How did we design our new logo? Our new designer, Danny King, explains:

From start to finish the whole thing took about two months. I knew I couldn’t make something that was uniquely us without having a firm understanding of what Circle is and how the team works, so I spent the first month or so doing as much work in our tech stack as possible, trying to gain an insight into the the product and the people who make it. Much of that time was spent on research and fighting the urge to simply use a plain circle. There was a recurring theme that I kept noticing; despite its numerous complexities, Circle is a product of ingenious simplicity. My goal with the branding was to create something equally as simple in its complexities.

simple math

I knew there were at least a few ideas I wanted to touch on going forward. There’s already a lot of meaning in the name itself, being related to a virtuous circle and the idea of producing continuously, so I knew that symbolism needed to stay intact. Beyond that I liked the idea of focusing on circuits or branches imagery. You’ll see this visual style in a lot of developer tools, like Git for example. It’s a strong visual metaphor that I wanted to draw from. If you look closely you’ll find a similar figure in the negative space of our new logo.

alignment

How complex could a circle be? Obviously the mark needed to be more than just one circle. I borrowed a lot of proportions from The Fibonacci Sequence, not just because it made for cool diagrams, but because creating a system helps give me a foundation to work from. Often times I’ll find that when starting from the beginning with a system like that, elements designed later seemingly fall into place. This gives me a sense that things are going in the right direction.

fibonacci

Similar methods were implemented for the construction of the type. I tried many variations here, mostly with typefaces already in existence. Many of them offered some of the elements I was going for, but I kept thinking it would be easier if I just took those different elements from other typefaces and merged them into one unique type. I’ve created custom typography in the past and it’s normally a pain, but the letters in “circleci” aren’t overly complex. The “c” is repeated thrice and builds most of an “e”, while “i” is repeated twice and forms most of an “l”. Only the “r” offered any resistance at all. It needed to follow the same rules as the other, very round letters, but came out looking very awkward at times.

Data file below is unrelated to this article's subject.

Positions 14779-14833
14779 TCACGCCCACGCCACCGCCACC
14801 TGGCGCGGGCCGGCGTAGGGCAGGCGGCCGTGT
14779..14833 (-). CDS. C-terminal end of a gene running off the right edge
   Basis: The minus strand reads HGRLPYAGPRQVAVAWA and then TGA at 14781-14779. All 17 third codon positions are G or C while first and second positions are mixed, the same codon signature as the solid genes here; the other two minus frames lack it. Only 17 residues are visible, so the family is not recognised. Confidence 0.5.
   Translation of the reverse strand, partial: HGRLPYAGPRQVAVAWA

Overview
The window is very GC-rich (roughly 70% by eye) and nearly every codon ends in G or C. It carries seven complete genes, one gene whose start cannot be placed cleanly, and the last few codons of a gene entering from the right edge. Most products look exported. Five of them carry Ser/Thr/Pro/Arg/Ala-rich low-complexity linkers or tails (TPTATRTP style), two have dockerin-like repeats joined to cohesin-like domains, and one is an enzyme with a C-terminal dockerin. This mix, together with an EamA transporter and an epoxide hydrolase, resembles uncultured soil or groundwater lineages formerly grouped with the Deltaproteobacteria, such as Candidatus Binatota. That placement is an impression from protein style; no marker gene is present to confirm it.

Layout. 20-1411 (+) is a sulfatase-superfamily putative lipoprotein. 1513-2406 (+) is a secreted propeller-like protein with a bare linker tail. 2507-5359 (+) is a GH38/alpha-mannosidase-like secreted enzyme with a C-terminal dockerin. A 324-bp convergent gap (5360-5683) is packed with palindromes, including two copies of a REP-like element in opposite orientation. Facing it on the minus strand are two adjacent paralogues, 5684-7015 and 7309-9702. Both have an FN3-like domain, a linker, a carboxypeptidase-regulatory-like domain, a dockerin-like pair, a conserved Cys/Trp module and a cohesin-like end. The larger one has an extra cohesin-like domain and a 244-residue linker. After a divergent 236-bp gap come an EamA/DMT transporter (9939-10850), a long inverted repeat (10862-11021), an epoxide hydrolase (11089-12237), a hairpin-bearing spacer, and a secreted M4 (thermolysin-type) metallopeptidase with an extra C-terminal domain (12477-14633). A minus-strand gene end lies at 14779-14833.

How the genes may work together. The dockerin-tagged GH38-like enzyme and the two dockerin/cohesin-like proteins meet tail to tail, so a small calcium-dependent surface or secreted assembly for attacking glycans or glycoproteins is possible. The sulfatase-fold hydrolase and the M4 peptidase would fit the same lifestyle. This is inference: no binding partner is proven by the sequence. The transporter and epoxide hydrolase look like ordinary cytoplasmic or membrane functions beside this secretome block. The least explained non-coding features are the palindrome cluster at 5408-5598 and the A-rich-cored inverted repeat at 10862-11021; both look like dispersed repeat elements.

typography

While designing the rest of the branding I never lost sight of the importance of our iconography. I believe those little symbols, used to inform users whether their build is working or not, offer a personal connection to the product. The same rules and guides I used for the construction of the mark itself helped me craft a custom set of icons to use throughout the app. I thought it was important to see a status page for someone’s project and know right away that it’s tested by Circle. The general idea is that the framework for the logomark remains intact, but its core or center is mutated into something that fits its surroundings appropriately. For example if my build is failing, an “x” seems appropriate, but if my build is queued, the arms of a clock might make more sense.

iconography

In its final form you’ll most often see our new logo appearing on a deep navy blue, but in reality it looks just as good on a light background. The sign of a great mark is its ability to look great anywhere under any conditions, and at any size. I did my best to meet that standard. I’m always more impressed with brands that were built as a whole, each piece complimenting the next. I spent much of my efforts on this project forming cohesion in both the visual identity and the process in which I craft new visual elements as well, which I think will continue to resonate as more features ship into production.

full logo

Danny joins the Circle team from The Windy City, having worked with such clients as The Tribune, Verizon, and Lego. If you want to find out more about him, you can find him on his own website or follow him on Twitter, and if you want to see more of the logo, you can do that here.

Danny has grand visions for how things will look here at Circle. He’s already working on his next projects, and you’ll start to see them roll into production more and more in the coming months.

Welcome to the team, Danny! Thanks for making us look so damned good.